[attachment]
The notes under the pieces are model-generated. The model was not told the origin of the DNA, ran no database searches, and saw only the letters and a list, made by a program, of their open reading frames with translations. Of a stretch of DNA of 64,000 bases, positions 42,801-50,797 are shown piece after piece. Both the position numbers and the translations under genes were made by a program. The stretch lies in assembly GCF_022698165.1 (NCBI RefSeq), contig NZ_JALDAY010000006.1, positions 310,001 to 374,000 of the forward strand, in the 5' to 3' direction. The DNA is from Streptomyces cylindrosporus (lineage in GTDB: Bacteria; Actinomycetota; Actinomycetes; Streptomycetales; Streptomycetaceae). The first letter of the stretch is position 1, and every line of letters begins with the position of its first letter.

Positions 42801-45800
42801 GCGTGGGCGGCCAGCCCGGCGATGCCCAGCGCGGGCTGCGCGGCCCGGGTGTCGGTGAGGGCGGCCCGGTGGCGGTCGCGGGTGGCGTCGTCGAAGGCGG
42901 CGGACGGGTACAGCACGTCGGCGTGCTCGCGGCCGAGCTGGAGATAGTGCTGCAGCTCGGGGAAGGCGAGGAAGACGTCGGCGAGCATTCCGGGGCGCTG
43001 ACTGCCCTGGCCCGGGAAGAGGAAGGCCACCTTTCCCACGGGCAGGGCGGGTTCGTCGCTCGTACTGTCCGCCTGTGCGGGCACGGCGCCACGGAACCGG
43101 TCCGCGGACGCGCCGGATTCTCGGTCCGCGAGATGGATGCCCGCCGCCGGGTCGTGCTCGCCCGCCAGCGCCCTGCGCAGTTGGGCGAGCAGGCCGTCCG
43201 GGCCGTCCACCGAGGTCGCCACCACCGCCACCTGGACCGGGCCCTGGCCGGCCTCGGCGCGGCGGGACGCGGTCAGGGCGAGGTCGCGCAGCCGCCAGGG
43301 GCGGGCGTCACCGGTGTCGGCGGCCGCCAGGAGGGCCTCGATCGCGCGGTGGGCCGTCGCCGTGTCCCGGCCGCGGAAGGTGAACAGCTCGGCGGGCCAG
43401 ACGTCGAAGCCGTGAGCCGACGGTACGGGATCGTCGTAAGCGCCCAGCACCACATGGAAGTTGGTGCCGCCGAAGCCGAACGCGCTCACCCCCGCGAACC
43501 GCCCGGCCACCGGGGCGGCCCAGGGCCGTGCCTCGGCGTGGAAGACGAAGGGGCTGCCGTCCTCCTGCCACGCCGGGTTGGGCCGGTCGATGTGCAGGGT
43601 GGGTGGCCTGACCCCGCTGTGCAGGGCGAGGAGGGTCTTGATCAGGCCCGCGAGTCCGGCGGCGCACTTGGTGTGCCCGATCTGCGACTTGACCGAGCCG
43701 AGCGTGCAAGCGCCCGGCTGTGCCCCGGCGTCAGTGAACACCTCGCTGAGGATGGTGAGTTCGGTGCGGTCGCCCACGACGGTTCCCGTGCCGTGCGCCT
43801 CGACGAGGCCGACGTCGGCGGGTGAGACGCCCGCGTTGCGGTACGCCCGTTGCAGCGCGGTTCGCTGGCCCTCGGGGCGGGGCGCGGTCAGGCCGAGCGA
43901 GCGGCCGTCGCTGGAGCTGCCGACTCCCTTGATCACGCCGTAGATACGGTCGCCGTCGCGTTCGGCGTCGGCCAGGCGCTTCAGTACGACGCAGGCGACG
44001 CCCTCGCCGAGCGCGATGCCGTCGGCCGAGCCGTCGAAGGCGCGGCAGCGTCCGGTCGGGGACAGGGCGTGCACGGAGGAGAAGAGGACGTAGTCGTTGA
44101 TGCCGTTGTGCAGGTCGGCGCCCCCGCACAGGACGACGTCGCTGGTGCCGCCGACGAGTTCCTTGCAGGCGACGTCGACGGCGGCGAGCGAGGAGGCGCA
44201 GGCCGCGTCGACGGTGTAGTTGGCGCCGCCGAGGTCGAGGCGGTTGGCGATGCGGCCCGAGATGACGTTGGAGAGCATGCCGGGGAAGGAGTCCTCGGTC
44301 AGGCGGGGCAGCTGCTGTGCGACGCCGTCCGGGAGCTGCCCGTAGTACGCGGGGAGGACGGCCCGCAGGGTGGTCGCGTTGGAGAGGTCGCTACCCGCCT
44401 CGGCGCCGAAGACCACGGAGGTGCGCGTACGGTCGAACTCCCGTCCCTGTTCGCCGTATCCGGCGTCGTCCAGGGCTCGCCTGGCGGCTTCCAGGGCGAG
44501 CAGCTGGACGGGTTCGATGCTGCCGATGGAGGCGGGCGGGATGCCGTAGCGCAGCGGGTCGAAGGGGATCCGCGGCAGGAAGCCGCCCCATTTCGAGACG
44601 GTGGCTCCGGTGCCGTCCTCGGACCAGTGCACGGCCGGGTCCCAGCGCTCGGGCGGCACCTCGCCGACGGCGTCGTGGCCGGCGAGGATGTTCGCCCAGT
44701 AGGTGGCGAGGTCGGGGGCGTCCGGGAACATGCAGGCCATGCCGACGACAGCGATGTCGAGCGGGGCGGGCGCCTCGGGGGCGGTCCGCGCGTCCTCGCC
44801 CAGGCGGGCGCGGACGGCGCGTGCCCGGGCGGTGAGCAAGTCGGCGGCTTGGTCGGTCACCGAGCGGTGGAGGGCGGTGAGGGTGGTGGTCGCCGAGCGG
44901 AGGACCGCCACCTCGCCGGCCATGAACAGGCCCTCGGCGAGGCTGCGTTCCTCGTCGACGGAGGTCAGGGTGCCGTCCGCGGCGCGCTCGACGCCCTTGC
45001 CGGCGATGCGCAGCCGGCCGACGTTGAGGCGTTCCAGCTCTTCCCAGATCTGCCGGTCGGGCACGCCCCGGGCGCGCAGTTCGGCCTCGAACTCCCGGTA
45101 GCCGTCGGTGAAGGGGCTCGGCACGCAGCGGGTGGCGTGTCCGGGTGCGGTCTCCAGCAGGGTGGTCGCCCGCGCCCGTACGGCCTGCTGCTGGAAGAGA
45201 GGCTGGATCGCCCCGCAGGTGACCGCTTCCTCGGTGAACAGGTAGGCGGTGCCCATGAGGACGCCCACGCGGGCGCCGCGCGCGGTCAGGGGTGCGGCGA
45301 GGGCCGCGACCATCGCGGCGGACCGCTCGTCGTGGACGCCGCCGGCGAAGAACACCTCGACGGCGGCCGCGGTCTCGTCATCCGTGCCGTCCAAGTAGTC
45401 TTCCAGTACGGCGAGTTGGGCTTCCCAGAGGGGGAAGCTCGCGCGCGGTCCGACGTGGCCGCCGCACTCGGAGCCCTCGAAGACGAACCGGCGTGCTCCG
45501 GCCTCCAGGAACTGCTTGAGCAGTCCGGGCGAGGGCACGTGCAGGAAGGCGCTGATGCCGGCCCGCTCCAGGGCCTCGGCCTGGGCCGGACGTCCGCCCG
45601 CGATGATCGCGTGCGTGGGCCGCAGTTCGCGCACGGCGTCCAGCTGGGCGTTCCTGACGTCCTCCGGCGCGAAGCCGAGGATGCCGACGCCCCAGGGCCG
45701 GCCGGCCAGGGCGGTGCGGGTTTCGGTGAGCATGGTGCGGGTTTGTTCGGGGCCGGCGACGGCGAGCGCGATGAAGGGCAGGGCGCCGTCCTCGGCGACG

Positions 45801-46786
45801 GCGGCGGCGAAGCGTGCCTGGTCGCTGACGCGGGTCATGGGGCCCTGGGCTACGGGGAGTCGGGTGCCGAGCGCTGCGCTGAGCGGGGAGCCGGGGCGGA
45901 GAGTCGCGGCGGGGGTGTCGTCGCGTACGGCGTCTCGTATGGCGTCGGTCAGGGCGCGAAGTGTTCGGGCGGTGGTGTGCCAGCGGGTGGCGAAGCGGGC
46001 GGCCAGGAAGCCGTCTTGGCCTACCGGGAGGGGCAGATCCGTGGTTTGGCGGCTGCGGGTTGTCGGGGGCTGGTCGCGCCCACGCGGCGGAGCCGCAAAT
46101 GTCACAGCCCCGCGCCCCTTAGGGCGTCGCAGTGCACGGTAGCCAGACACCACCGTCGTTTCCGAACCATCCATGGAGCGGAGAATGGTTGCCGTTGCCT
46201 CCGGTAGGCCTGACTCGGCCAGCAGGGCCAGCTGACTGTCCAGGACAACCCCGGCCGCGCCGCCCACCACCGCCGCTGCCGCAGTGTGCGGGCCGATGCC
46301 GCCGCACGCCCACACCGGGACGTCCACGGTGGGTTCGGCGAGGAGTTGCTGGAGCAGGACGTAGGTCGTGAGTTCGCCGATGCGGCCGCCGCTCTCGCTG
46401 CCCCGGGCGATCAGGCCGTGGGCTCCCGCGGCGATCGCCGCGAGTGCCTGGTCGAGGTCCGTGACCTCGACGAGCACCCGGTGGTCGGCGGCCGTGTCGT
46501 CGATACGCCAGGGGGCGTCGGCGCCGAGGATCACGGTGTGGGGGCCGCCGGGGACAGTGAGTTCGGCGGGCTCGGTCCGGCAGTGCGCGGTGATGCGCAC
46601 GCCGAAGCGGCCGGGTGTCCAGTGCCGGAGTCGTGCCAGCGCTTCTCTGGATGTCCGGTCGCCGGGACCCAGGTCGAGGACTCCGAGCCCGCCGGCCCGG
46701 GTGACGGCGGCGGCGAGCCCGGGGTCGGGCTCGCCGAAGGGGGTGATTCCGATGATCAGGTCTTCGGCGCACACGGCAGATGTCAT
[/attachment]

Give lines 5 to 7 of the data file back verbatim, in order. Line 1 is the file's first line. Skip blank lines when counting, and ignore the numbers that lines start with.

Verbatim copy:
43001 ACTGCCCTGGCCCGGGAAGAGGAAGGCCACCTTTCCCACGGGCAGGGCGGGTTCGTCGCTCGTACTGTCCGCCTGTGCGGGCACGGCGCCACGGAACCGG
43101 TCCGCGGACGCGCCGGATTCTCGGTCCGCGAGATGGATGCCCGCCGCCGGGTCGTGCTCGCCCGCCAGCGCCCTGCGCAGTTGGGCGAGCAGGCCGTCCG
43201 GGCCGTCCACCGAGGTCGCCACCACCGCCACCTGGACCGGGCCCTGGCCGGCCTCGGCGCGGCGGGACGCGGTCAGGGCGAGGTCGCGCAGCCGCCAGGG